After CTC provided the five assessment tests, Montgomery County waived its traditional "minimum qualification" requirements and offered the tests to all employees of its Public Works Department. (Dinneen testimony, Doc. # 24 at 72; Walker testimony, Doc. # 26 at 176). The County excluded other potential applicants from the testing process, however, in order to maximize the promotional opportunities for Public Works Department employees. (Dinneen testimony, Doc. # 24 at 71-72; Feldman testimony, Doc. # 26 at 231-32). The record reflects that thirty eight Public Works Department employees subsequently completed at least one of the five assessment tests. (Trick testimony, Doc. # 25 at 83). More specifically, the thirty eight employees completed a total of ninety nine tests in the following assessment areas:[7] (1) twenty employees completed the mechanical reasoning and "information locating" test for the BMM I classification; (2) twenty employees completed the electrical skills test for the BMM II or BMM III classification; (3) twenty one employees completed the plumbing skills test for the BMM II or BMM III position; (4) twenty two employees completed the carpentry skills test for the BMM II or BMM III position; and (5) sixteen employees completed the HVAC skills test for the BMM II or BMM III position.

In order to be eligible for promotion into a BMM I position,[8] individuals were required to score in at least the 50th percentile on the mechanical reasoning portion of their test, and they were required to demonstrate at least "Level 3" proficiency on the "information locating" assessment.[9] (Def.Exh.6). Test takers who sought a promotion into a BMM II position were required to answer at least seventy percent of the questions correctly on both the "hands on" and the "written" portions of at least one skills test. (Def. Exh. 6; Trick testimony, Doc. # 25 at 33-35). Test takers who sought a promotion into a BMM III position were required to answer at least seventy percent of the questions correctly on at least two skills tests.[10] (Def. Exh. 6; Trick testimony, Doc. # 33-35). Individuals who met the foregoing requirements were placed on one or more eligibility lists for promotion into BMM I, BMM II or BMM III positions and ranked according to their test scores.[11] As a result, the assessment tests served two functions. First, they served a gate-keeping function, insofar as test takers were required to obtain a minimum threshold score in order to be placed on a promotion eligibility list. *1051 Second, the tests also served a ranking function, insofar as all test takers who achieved a passing score were ranked on a promotion eligibility list in the order of their scores.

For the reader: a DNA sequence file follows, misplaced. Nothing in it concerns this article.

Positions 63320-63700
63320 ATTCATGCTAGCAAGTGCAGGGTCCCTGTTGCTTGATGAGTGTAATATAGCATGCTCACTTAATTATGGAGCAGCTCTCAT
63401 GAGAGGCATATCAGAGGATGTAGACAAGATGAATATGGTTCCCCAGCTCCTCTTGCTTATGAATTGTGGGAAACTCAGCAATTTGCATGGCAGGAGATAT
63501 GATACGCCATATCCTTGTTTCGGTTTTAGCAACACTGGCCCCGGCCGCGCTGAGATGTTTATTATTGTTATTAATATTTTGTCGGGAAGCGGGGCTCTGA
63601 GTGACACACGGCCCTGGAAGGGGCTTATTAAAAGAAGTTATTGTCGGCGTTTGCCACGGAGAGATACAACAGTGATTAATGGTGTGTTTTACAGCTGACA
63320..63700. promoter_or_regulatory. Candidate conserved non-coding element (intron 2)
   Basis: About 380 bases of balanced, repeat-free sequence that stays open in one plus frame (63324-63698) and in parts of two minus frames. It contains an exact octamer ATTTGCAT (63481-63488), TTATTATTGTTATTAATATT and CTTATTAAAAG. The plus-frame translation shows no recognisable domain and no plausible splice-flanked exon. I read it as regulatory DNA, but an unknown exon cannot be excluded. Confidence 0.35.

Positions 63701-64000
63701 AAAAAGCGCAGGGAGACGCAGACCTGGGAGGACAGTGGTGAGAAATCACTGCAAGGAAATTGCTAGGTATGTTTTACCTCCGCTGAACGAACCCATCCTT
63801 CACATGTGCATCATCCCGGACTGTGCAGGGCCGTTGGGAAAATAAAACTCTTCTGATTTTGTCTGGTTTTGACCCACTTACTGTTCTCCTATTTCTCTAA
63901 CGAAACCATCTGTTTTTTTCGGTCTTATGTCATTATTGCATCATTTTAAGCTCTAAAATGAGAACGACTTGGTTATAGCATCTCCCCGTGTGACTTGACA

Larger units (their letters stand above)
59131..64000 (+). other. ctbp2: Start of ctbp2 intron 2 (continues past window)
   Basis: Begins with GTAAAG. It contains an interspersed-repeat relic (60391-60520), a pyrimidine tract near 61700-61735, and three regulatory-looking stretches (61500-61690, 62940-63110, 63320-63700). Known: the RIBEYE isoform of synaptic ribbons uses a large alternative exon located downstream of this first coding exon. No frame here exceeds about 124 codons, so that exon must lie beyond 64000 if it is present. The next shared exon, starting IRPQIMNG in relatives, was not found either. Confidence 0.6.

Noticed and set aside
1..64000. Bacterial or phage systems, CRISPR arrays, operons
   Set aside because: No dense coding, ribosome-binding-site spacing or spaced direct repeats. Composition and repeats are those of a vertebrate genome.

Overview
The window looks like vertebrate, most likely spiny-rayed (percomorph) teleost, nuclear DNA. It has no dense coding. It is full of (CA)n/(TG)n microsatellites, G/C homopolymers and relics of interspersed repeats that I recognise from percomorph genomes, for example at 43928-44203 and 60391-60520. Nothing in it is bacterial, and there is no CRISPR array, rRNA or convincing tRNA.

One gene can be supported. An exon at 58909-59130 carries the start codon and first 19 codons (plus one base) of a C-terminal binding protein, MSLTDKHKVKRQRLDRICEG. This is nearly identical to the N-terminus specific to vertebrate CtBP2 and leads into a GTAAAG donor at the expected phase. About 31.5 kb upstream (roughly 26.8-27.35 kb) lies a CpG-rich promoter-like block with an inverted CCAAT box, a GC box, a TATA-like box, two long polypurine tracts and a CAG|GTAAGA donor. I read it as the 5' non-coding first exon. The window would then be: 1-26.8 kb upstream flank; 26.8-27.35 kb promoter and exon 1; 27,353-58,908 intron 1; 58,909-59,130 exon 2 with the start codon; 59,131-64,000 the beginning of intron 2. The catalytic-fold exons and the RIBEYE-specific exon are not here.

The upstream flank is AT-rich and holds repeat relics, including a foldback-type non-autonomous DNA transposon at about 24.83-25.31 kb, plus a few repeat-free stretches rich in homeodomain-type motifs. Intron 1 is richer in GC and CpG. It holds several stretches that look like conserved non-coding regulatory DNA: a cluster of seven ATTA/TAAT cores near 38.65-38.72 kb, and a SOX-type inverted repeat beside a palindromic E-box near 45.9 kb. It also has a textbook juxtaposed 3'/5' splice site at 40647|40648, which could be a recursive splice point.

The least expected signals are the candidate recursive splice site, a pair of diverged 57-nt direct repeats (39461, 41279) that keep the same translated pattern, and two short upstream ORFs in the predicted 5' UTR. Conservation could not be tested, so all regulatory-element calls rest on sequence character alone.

With respect to the BMM I positions, successful test takers were ranked on the basis of their test score and the results of an interview. (Trick testimony, Doc. # 25 at 75). With respect to the BMM II and BMM III positions, successful test takers were ranked solely on the basis of their skills test scores, and other factors, including seniority, were not considered. (Trick testimony, Doc. # 25 at 64). When establishing rankings for the BMM II positions, the County looked at a test taker's single best skills test score, regardless of how many skills tests that individual had completed. (Trick testimony, Doc. # 25 at 115, 127-28). When establishing rankings for the BMM III positions, the County looked at a test takers two best skills test scores and averaged them, regardless of how many skills tests that individual had completed.[12] (Id.). The County also decided to use the promotion eligibility lists to fill any BMM vacancies occurring over a 24-month period from the date that the lists were established. (Walker testimony, Doc. # 26 at 176).

The evidence reflects that of the thirty eight employees who completed one or more of the five assessment tests,[13] eighteen were African Americans.[14] (Pl. Exh.71, 71(a)). As noted, supra, the thirty eight employees completed a total of ninety nine assessment tests. (Id.). Fifty nine of the ninety nine tests received a passing score. (Id.). Eleven of the tests that received a passing score were taken by African Americans.

Twelve African Americans and eight Caucasians took the BMM I mechanical reasoning and "information locating" test. (Pl.Exh.71(a)). Four of the twelve African Americans and six of the eight Caucasians passed the test,[15] as required in order to be eligible for promotion into a BMM I position. (Id.). Eleven African Americans and nineteen Caucasians took at least one skills test. Three of the eleven African Americans and fourteen of the nineteen Caucasians passed at least one skills test, *1052 as was required in order to be eligible for promotion into a BMM II position. (Id.). Finally, eight African Americans and fifteen Caucasians took two or more skills tests. Three of the eight African Americans and thirteen of the fifteen Caucasians passed at least two skills tests, as was required in order to be eligible for promotion into a BMM III position. (Id.).